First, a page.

Rod Taylor, managing director of the Seaward Group, looks at the latest developments in digital microhmmeter earth bonding measurement and related safety testing and how it can help protect wind turbines from lightning strikes

As the government in the UK has continued to press ahead with the green agenda, so the number of wind farms coming online has increased. Indeed, not only have the number of wind farms increased – so too has their height (upwards of 60m). However, this has made them more vulnerable to lightning strikes, which has resulted in an incidence of damage greater than anticipated, with repair costs escalating to the point where it’s almost economically unsustainable.

Therefore, it has become vitally important for those responsible for turbine design, build and maintenance programmes to incorporate control wiring systems capable of withstanding the most severe of lightning strikes – one which could potentially contain one billion volts and between 10,000 to 200,000 amperes of current (the average flash can power a 100W light bulb for three months).

Two tasks for protection

Essentially, any protection approach for wind turbines must fulfil two tasks – the provision of a low impedance path for lightning current to flow to the ground and the protection of electronics and electrical equipment from damage induced voltage effects and transferred potentials.

The hazard to equipment tends to arise from two sources. The large magnetic fields produced by a lightning strike may result in large magnitudes of induced voltages in wiring. A rise in earth potential also results in the possibility of high potentials present at one wind turbine causing damage to the electronics/electrical systems within the turbine itself and at remote turbines.

Induced voltage effects can be avoided by sensible routing of wiring, the use of bonding wires and the provision of cable trays that are bonded to the wind turbine at both ends. The use of cable trays in particular may result in induced voltage levels being reduced by a factor of ten.

Although transient suppression devices can be used for protection of components from large transferred potentials, it is important to ensure that such devices are located close to good earthing points (these are generally readily available on a wind turbine).

Earthing matters

Wind farms are commonly situated in areas with high soil resistivities, so earthing systems are geographically distributed over a large area. A total of five kilometres of earth electrode or more is not uncommon on such a site. Unlike compact earthing systems conventionally used for lightning protection purposes, the earthing system of a wind farm has a high inductive reactance which needs to be included when assessing the performance of the earthing system during a lightning strike.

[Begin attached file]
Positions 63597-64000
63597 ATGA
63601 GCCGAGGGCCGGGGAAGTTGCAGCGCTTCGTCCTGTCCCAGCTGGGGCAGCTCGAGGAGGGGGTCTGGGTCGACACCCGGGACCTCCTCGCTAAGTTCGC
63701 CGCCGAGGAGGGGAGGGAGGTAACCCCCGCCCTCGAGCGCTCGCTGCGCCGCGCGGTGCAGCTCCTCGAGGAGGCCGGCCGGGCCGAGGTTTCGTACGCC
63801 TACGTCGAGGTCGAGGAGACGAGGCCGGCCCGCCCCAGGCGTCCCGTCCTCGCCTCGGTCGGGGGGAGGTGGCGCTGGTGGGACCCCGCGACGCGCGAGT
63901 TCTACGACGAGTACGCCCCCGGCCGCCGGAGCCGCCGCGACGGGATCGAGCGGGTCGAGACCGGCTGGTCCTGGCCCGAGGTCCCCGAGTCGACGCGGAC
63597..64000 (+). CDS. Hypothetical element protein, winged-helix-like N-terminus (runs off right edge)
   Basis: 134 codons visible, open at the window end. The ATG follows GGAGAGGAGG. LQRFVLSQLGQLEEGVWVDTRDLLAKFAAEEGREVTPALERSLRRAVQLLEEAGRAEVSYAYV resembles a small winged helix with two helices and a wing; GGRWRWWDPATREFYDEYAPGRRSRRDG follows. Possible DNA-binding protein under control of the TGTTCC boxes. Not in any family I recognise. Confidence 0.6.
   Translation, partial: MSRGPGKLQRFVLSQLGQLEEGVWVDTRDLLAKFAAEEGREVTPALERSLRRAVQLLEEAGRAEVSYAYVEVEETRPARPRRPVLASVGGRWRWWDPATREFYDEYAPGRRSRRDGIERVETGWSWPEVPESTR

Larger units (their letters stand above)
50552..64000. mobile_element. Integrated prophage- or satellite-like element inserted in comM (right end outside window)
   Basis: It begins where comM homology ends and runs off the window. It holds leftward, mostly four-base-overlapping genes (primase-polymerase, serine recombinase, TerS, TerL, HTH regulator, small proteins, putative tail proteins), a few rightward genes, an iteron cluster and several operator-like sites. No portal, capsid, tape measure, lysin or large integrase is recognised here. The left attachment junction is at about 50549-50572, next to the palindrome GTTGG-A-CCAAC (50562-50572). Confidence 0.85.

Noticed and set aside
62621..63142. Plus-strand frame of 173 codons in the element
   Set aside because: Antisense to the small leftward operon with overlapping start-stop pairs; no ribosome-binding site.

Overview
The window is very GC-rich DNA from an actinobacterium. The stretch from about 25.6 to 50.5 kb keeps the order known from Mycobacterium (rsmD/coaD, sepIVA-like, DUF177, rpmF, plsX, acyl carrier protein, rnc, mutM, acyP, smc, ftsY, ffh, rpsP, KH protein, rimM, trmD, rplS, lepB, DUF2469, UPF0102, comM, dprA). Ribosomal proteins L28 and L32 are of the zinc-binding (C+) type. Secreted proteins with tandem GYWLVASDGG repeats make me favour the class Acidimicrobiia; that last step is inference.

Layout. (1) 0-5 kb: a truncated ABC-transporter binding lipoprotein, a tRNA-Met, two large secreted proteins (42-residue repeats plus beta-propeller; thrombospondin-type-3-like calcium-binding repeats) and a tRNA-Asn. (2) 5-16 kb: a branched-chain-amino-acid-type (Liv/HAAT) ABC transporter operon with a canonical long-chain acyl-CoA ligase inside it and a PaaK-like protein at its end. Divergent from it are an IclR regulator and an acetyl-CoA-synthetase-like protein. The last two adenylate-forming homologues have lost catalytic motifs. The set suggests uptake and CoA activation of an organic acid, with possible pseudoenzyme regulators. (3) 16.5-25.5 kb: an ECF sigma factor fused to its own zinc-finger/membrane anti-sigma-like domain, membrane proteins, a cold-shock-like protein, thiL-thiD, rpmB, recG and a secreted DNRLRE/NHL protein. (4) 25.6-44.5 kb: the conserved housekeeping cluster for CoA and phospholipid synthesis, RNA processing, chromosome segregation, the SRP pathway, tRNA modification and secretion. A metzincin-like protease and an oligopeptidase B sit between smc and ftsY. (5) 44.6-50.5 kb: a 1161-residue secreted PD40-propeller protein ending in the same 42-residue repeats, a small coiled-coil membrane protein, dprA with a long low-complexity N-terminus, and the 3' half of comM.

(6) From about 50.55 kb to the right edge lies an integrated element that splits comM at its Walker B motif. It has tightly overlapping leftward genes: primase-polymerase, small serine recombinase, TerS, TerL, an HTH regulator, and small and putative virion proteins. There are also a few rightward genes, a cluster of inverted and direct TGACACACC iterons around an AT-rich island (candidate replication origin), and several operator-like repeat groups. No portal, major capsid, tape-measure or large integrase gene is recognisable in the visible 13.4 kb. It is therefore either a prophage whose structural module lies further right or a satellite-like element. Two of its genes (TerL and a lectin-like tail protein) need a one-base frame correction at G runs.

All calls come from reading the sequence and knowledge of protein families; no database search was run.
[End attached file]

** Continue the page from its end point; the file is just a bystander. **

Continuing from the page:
Another important factor relating to earthing and human safety is the provision of equipotential bonding within a wind turbine to ensure that no hazardous touch voltages will occur during a lightning strike.

The lightning protection system of a wind turbine must be designed to carry lightning current to earth and protect the turbine from damage. While the overall protection of key assets like blades is important, protection of other smaller, cheaper components is nevertheless important – electronic control systems for example must be protected from damage through induced voltage and large transferred potentials. The failure of the control system is one of the biggest contributors to wind turbines being offline or not functioning properly.

As wind turbines get higher and higher so will the frequency of lightning strikes, so it’s not only important that the protection systems used are continually improved but also properly tested and maintained, including earth bonding measurement and related safety testing applications.


The latest generation of digital microhmmeters, like the Cropico DO7010 from Seaward, ensures accurate and reliable low resistance measurement and can be used with 90m long test leads without any adverse effect on the accuracy of measurement taken.

As a result, test and inspection engineers can test the safety bonding of wind turbines from top to bottom with one instrument. In addition, a test current capability of up to 10A allows for bonding checks to be made through any surface corrosion that can develop in outdoor locations.

Also, wind turbines often incorporate an embedded Faraday cage or shield built into the tower structure – an enclosure formed by conducting material or by a mesh of such material. These provide protection against a lightning strike for service crew undertaking maintenance and repairs or to prevent damage to mechanical, electrical and electronic equipment – the DO7010 can also be used to check the cage is functioning correctly and afford the requisite level of protection.

An LCD panel displays full information on measurement configuration and a single start button ensures ease of use while the ability to trigger measurements by lead contact to the test device enables fast single person operation. A remote hand terminal is also available to fully control the tester up to a distance of 15m.

Other features include true four terminal measurement to eliminate lead resistance errors, auto average of forward/reverse measurement and sequence testing with memory for 1,000 readings.